Japanese Economy Not as Insulated as Hoped

July 9, 2008

Japanese financial institutions held comparatively fewer bad loans when the global credit crunch struck last year.  With vestiges of deflation, there was less reason to worry about inflation in Japan than elsewhere.  Consumer prices excluding food and energy still show a 12-month dip of 0.1%.  Equity and land values were less inflated in Japan than in other developed economies.  The yen had not appreciated in recent years to the same degree as European currencies.  Nevertheless, Japan seems to be sharing fully in the slowdowns of North America and Europe.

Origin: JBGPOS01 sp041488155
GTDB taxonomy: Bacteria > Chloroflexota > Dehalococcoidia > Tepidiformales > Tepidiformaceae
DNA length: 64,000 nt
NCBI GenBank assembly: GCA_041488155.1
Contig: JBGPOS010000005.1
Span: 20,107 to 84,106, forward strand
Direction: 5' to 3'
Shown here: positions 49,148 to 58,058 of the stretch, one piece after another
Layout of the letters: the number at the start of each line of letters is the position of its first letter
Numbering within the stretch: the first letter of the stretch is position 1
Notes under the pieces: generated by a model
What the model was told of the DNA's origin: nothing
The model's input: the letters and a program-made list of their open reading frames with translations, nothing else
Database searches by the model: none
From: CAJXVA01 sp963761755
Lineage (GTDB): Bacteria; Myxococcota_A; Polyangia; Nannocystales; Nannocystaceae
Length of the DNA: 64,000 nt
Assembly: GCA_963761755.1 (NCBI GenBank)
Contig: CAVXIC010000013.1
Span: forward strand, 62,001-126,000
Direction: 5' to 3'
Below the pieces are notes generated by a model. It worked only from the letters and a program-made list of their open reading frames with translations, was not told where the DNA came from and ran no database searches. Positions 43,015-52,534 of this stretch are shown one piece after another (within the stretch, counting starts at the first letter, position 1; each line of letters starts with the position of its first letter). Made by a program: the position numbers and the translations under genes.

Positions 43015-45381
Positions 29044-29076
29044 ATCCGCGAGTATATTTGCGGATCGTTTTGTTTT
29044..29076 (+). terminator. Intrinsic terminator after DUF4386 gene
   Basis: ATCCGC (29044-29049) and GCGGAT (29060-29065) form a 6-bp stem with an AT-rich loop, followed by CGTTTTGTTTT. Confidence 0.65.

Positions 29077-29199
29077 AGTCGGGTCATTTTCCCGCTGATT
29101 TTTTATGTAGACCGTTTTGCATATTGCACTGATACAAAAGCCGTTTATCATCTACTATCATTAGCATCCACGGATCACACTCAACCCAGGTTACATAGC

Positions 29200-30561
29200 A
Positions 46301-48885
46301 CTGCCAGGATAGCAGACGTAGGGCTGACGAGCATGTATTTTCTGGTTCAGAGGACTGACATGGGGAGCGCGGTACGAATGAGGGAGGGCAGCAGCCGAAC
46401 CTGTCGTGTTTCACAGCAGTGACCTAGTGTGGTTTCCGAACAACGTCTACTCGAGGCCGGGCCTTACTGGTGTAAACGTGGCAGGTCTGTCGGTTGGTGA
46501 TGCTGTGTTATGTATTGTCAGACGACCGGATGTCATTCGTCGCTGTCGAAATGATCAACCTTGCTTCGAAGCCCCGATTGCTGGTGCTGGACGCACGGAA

The laundry list of adverse data trends is extensive.  The PMI-manufacturing index fell for a fifth straight time to 46.5 in June, lowest since February 2002 and down from a first-quarter monthly average of 50.9.  The Economy Watchers’ index sank to 29.5 in June compared to quarterly averages of 32.3 in 2Q and 34.1 in 1Q.  Another gauge of business conditions and sentiment for smaller-sized firms, the Shoko Chukin Index was at 40.7 in June, down from quarterly mean scores of 44.8 in 1Q08 and 46.4 in 4Q07.  Real household spending in May fell by 0.9% m/m and by 3.2% y/y, which was a deeper on-year drop than anticipated.  The Index of leading economic indicators has been less than 50 since last August.  The coincident index was below that threshold in 4 of the past 5 reported months, and the lagging index was at zero in its most recent reading.  A quarterly regional survey found growth in 2Q to have slowed in all but one of Japan’s nine regions.  Housing starts in April-May posted an on-year drop of 7.6%, almost as bad as the 8.8% decrease between 1Q07 and 1Q08.  Construction orders plunged 16.8% y/y in April-May.  Corporate profits are falling, and bankruptcies in June were 11.7% greater than in June 2007.  On-year export growth slowed from 10.2% in 2H07 to 8.7% in January-February and just 3.8% in March-April.  Investment spending is almost flat, and core private domestic orders for machinery were 0.1% less in April-May than in 1Q08, suggesting more of the same.  Industrial production fell 0.7% in 1Q and was 0.5% lower in April-May than in 1Q08.  According to government officials, previous improvement in employment has paused.  Consumer confidence slid in May to 33.9 from quarterly averages of 36.8 in 1Q, 40.2 in 4Q07 and 44.2 in 3Q07.  Along with the United States, Britain, Spain, and Italy, Japan is seemingly in a close encounter with recession, which will feel like one even if the numbers don’t explicitly confirm it.  With an overnight money rate of only 0.5%, monetary policy is stuck between a rock and a hard place.



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